They had spent hours preparing her for the Chief. She had been scrubbed and hair vigorously washed, then she had had to soak her body in goat’s milk for a while. After this, they had used all manner of oil on her body and perfumed her. Her disobedient afro was tamed into millions of tiny braids, so that it submitted to gravity and fell all the way to her back. They had painted her lips and used black kohl on her eyes before weighing her ears, throat, wrists and waist with jewellery.

The women had spoken to each other whilst they worked, in a tone that was harsh to her ears. Their words seemed to come out in short broken bursts and they did a lot of hissing. They didn’t look her in the eye, to them she was just another body but they marveled at her hair inviting each other to touch it and examine the colour before they began to braid it.

They used beads sewn together for her top and skirt but still she felt naked. Then she was led to the Chief’s room to wait for him. And she had been afraid. She had thought of calling Dare who she knew would have been hovering on the other side of the door somewhere, but what could he possibly do? Then it came to her.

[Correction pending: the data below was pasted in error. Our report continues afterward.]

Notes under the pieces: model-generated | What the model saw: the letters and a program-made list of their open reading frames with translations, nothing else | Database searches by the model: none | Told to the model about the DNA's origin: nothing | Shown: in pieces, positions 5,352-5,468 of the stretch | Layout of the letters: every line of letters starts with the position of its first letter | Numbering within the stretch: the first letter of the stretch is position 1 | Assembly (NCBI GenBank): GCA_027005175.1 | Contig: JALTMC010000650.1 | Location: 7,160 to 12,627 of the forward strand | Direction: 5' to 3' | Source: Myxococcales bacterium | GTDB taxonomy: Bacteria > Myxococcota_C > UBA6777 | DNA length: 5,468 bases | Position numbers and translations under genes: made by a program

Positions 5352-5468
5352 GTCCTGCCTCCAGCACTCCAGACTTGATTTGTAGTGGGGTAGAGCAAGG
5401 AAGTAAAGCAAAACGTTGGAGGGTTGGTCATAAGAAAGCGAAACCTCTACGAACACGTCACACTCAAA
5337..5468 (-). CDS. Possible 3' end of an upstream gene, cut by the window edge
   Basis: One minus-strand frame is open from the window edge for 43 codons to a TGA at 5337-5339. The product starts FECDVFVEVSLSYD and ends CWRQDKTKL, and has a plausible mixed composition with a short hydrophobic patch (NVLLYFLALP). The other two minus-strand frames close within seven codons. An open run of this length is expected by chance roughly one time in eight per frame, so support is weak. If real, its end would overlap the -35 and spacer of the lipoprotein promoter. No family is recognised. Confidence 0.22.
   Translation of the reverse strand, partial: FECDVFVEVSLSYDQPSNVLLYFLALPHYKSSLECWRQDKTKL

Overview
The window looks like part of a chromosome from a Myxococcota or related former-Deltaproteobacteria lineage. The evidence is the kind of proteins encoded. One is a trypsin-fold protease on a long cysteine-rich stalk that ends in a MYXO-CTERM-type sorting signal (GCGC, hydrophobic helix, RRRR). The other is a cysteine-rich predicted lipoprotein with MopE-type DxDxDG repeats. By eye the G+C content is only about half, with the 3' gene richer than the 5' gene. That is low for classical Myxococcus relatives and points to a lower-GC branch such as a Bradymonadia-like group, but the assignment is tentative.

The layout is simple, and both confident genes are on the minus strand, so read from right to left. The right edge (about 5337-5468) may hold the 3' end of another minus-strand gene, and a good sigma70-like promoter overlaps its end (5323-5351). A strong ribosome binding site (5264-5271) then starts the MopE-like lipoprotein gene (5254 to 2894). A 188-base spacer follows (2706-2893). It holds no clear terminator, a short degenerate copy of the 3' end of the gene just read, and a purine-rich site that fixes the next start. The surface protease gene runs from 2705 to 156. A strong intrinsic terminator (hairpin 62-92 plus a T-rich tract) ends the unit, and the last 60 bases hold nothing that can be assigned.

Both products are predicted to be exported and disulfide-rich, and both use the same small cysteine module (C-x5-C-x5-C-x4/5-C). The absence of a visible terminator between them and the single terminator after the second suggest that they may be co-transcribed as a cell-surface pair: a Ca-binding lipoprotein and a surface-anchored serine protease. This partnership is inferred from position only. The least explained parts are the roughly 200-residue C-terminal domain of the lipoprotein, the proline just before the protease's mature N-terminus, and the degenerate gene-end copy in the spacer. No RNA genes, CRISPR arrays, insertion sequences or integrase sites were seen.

The Chief burst into the room, his belly came into view first, the rest of him followed. He looked her up and down and grinned. Then he began to undress singing to himself as he did so. He was clearly drunk, which would make her job a lot easier.

Dreamwalking was only possible when a person was asleep. When he lay on the bed he tried to grab her but she stayed his hand and stood up

“Your highness, I would like to sing and dance for you.”

“Ah excellent, excellent.” He positioned himself on the bed so he faced her head on, and he waited.

Her voice was deep, hoarse. The song she told was an old traditional song that brides were taught to sing to their husbands on the wedding night. She sang it in the old tongue.